7. Respiratory Failure - ARDS.doc - Clients with Complex...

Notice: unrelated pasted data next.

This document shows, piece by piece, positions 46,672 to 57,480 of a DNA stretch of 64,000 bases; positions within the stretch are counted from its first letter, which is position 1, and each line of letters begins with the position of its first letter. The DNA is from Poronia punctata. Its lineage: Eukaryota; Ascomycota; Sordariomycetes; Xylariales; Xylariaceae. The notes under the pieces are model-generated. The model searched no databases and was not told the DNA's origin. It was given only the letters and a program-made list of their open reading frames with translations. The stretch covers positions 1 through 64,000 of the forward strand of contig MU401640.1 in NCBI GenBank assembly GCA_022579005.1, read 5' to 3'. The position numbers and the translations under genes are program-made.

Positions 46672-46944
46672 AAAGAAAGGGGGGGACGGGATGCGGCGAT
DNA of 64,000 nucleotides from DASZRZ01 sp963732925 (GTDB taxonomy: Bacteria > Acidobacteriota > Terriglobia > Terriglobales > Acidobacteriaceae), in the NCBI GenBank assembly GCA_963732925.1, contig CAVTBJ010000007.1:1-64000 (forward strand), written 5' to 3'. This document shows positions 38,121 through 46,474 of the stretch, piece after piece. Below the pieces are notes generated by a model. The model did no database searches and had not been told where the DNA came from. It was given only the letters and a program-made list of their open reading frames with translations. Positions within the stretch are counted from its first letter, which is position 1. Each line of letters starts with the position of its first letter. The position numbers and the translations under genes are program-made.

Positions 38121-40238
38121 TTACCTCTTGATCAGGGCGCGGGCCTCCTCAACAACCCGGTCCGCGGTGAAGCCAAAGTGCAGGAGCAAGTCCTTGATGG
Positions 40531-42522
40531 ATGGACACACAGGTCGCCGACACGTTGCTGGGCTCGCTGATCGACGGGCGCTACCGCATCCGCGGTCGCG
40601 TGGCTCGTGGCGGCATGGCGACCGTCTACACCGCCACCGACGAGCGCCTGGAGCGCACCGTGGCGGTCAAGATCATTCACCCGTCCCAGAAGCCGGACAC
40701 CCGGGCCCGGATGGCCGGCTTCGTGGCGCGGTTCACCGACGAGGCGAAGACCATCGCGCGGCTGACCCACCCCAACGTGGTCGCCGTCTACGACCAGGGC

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Clients with Complex Respiratory Alterations RESPIRATORY CLINICAL EXAMPLES: Acute Respiratory Failure; Acute Respiratory Distress Syndrome (ARDS) PRIOR TO CLASS REVIEW : Lewis Chapter 26 – previous foundational information regarding: a. Normal respiratory system functioning – A & P of respiratory system b. Respiratory assessment parameters – history and physical exam c. Respiratory diagnostic studies (blood, sputum, radiology, endoscopic) Also review: a. Hypoxemia, hypercapnia, ventilation-perfusion mismatching (shunting, dead space – Fig. 68-4) b. Pathophysiology of respiratory failure (Fig. 68-2) and ARDS (Fig. 68-9) READINGS : Lewis, et al., (8 th ed.) Pages 1744-1762 (acute respiratory failure, ARDS) OBJECTIVES : 1. Describe risk factors and key assessment findings associated with acute respiratory failure. 2. Discuss interventions to support individuals who have experienced acute respiratory failure. 3. Discuss nursing responsibilities when caring for pt who is receiving noninvasive or invasive methods of mechanical ventilation. 4. Discuss complications associated with ventilator support options and describe appropriate nursing interventions. 5. Develop a teaching plan for an individual who has experienced acute respiratory distress. 6. Relate the pathophysiologic changes to the clinical changes occurring with ARDS. 7. Describe the management of the client with ARDS. 8. Discuss complications associated with ARDS and appropriate management. I. Acute Respiratory Failure Table 68-1 A. Hypoxemic respiratory failure ( Oxygenation failure ) - occurs when gas exchange (O2 and CO2) between the atmosphere and the blood is inadequate - Fig. 68-4 1. Definition: PaO2 < 60 mm Hg with FiO2 > 60% - Fig. 68-2 2. Causes – often more than one/combination of cause(s) a. V/Q Mismatch – inadequate ventilation &/or perfusion from the lungs b. Intrapulmonary shunt - Alveoli not oxygenated but with adequate blood flow c. Diffusion limitation - Compromised alveolar gas exchange - thickened, damaged, or destroyed alveolar membranes i. Classic sign hypoxemia present with exercise but not rest because blood moves too quickly to make the exchange d. Alveolar hypoventilation increased PaCO2 with a decreased PaO2 e. Low cardiac output states B. Hypercapnic respiratory failure ( Ventilatory failure ) 1. PaCO2 > 45 mm Hg with acidemia (pH <7.35) 2. Causes a. Airways and alveoli – obstruction or air trapping b. CNS abnormalities - suppresses the drive to breathe c. Chest Wall abnormalities (kyphosis, ex) d. Neuromuscular Conditions (guillian-barre, ex) C. Nursing Assessment – Tables 68-3, 68-4 ***Always interpret data with the patient’s baseline in mind*** ***Major threat to respiratory failure is the inability of the lungs to meet oxygen demands of tissues OR the inability of tissues to utilize the oxygen that is delivered (as in septic shock) *** ***Tissue oxygen delivery is dependent on hemoglobin and CO 2 *** 1. Symptoms dependent on: a. The cause of the respiratory failure (TREAT THE CAUSE) Pulmonary: COPD; emphysema; etc Non-pulmonary: Flail chest b. The severity of the change in PaO2 or the PaCO2 c. Acute vs. chronic
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